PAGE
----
Call it what you will, 'molly' not harmless

It is all just fun, until someone dies or is raped or is caught up in a cycle of depression and drug-induced euphoria, the comparatively mundane responsibilities of school or work suffering as a result.

A new study published Monday in the Journal of Pharmacology, authored by Dr. Michael C. White, head of the University of Connecticut's Department of Pharmacy Practice, contained more alarming information about the popular recreational drug MDMA, which goes by the street names "molly" or "ecstasy."

Use of the drug is often associated with electronic dance music festivals, enhancing the intensity of the pulsating synthetic sounds and frenzied light shows. MDMA is a form of amphetamine, but also has hallucinogenic properties, increasing physical responses to touch, sight and sound.

Deaths caused by heat stroke and dehydration have been associated with the use of the drug, as dancers energized by the amphetamine forget to drink and fail to realize they are overheating. Dr. White's research found other danger points.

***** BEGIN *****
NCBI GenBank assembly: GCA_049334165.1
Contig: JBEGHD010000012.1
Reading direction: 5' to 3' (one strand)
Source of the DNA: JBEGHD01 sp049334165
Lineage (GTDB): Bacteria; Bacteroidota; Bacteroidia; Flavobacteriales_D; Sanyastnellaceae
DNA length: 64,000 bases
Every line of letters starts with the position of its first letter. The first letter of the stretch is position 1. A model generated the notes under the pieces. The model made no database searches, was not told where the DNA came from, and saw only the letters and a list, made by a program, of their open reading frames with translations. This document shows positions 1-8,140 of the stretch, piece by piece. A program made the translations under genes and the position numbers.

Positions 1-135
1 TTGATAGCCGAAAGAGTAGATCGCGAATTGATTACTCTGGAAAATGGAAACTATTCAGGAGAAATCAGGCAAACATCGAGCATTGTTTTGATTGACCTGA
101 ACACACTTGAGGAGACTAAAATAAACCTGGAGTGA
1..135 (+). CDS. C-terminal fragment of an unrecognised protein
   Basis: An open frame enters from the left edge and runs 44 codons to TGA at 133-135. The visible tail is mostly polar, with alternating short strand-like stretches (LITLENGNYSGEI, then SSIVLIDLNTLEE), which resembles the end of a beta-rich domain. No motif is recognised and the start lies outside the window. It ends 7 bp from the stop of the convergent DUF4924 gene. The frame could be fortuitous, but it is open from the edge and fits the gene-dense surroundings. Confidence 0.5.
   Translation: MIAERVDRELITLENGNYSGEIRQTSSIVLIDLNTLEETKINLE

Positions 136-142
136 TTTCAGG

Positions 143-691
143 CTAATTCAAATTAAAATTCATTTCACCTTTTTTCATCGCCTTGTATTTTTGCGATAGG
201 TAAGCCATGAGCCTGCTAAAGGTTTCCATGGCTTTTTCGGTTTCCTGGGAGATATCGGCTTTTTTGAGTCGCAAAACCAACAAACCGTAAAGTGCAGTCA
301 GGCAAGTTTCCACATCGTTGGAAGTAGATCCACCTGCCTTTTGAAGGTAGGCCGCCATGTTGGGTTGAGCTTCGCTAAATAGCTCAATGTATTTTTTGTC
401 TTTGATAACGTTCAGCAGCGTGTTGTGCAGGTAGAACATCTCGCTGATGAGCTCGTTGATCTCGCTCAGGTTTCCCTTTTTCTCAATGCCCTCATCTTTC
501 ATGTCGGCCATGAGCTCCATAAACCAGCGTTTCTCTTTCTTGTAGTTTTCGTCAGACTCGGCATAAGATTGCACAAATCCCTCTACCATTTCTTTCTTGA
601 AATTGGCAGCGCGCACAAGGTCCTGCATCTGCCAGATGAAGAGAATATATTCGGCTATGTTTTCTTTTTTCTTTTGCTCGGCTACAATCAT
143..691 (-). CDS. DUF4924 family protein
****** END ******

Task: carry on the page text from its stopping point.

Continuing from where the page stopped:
The drug enhances production of the hormone oxytocin, tied to the human affinity for creating strong emotional bonds, such as between a mother and child. In the madness of a dance "rave," this can short circuit judgment and lead to sexual assaults.

Dr. White - who reviewed three dozen studies on the drug published over the last decade - also found a link to depression, which tends to hit a few days after use. This can encourage a cycle of reuse - and starting the weekend early - to recapture the euphoria.

Then there is the danger that users can't know for sure what they are really taking.

Many young people, and adults for that matter, will find some way to get high and won't be dissuaded by warnings from studies. However, anyone who dismisses MDMA as a harmless, fun drug is already detached from reality.

The editorial board is composed of the publisher and four journalists of varied editing and reporting backgrounds. The board's discussions and information gained from its meetings with political, civic, and business leaders drive the institutional voice of The Day, as expressed in its editorials. The editorial department operates separately from the newsroom.


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